Deep divisions in Mercosur's trade policy were exposed during a summit of the South American customs union on Thursday, as Uruguay insisted on a plan to pursue its own trade agreements, in defiance of the bloc's negotiating strategy advocated by Argentina and Paraguay.
"We believe that the way is to comply with the Treaty of Asunción: negotiate together with third countries or blocs and respect the figure of consensus as the basis for decision-making," responded President Alberto Fernández, during Thursday's summit. “In our integration process, no-one is saved alone ”.
Uruguay will remain in Mercosur and its decision to sign bilateral trade agreements complies with the bloc's rules, said President Luis Lacalle Pou, whose father was a founding leader of the customs union in 1991.
"That does not mean breaking or breaking the consensus rule," he said. “Uruguay wants to advance with Mercosur. We have more strength, more dimension and negotiating power with the world together."
Technical failures clouded the summit that departed from the traditional format in which the host country broadcasts all presidential speeches, leaving each country to find its own solution. Consequently, Lacalle Pou's speech lacked audio and that of President Mario Abdo Benítez of Paraguay was not even broadcast live to the public.
Lacalle Pou's new trade strategy upset three decades of Mercosur consensus after Uruguay's proposal to allow members to negotiate agreements, individually or in groups, did not garner broad support. A parallel initiative backed by Brazil and Uruguay to reduce Mercosur's common external tariff also failed during this week's summit in which Argentina handed over the bloc's six-month pro-tempore presidency to Brazil.
"We cannot allow Mercosur to continue to be seen as synonymous with inefficiency, wasted opportunities and trade restrictions," said Brazilian President Jair Bolsonaro, who did not endorse Lacalle Pou's plan.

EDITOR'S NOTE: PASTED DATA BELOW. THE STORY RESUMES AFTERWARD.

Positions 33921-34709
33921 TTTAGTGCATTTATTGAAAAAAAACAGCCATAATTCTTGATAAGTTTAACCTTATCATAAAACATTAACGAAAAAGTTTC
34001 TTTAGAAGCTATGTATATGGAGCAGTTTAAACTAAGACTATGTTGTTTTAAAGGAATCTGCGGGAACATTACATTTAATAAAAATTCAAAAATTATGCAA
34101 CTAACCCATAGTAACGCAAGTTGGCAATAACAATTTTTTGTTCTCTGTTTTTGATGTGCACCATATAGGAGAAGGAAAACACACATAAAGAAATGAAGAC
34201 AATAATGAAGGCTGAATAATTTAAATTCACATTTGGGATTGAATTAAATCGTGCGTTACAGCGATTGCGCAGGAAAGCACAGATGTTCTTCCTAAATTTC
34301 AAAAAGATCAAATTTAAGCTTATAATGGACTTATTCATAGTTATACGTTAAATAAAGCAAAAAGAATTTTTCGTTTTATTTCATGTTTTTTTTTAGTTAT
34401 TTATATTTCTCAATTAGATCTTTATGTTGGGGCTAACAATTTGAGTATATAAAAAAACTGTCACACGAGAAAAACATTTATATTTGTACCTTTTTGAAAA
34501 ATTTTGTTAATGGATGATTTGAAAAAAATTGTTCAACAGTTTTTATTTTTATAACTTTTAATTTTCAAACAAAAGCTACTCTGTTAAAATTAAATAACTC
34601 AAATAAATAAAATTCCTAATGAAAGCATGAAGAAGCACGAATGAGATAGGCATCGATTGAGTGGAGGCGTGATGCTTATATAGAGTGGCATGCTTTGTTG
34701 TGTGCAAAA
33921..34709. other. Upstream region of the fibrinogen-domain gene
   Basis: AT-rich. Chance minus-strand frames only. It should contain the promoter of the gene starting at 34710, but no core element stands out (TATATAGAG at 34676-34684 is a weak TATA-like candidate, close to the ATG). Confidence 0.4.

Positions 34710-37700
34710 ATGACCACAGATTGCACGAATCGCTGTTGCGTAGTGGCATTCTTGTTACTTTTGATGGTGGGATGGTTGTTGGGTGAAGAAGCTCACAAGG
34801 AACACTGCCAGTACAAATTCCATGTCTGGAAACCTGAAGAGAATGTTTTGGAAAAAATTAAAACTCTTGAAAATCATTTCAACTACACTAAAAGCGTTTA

Fernández is resisting exposing Argentina's fragile economy, hit by three years of recession and double-digit inflation, to increased foreign competition. Tensions between Mercosur reformers and defenders of the status quo triggered an awkward moment back in March when the Peronist leader suggested that Uruguay should leave Mercosur if it was not happy.
Furthermore, it is Brazil's lax protection of the Amazon rainforest, not the protectionist instincts in Buenos Aires, that is holding back the historic free-trade agreement that Mercosur and the European Union closed two years ago. The EU is refusing to sign, let alone ratify, the agreement until Mercosur addresses its environmental concerns.
Uruguay, for its part, is eager to gain new markets for staples such as soybeans, beef, dairy, and forest products that make up the bulk of its exports. Local newspaper Busqueda reported Thursday, citing unidentified government sources, that the administration is seeking a free-trade agreement with China.
"We are going to have trade relations with China as much as possible," Lacalle Pou said during the Latin America Freedom Forum last month.
by Ken Parks, Jorgelina do Rosario & Simone Preissler Iglesias, Bloomberg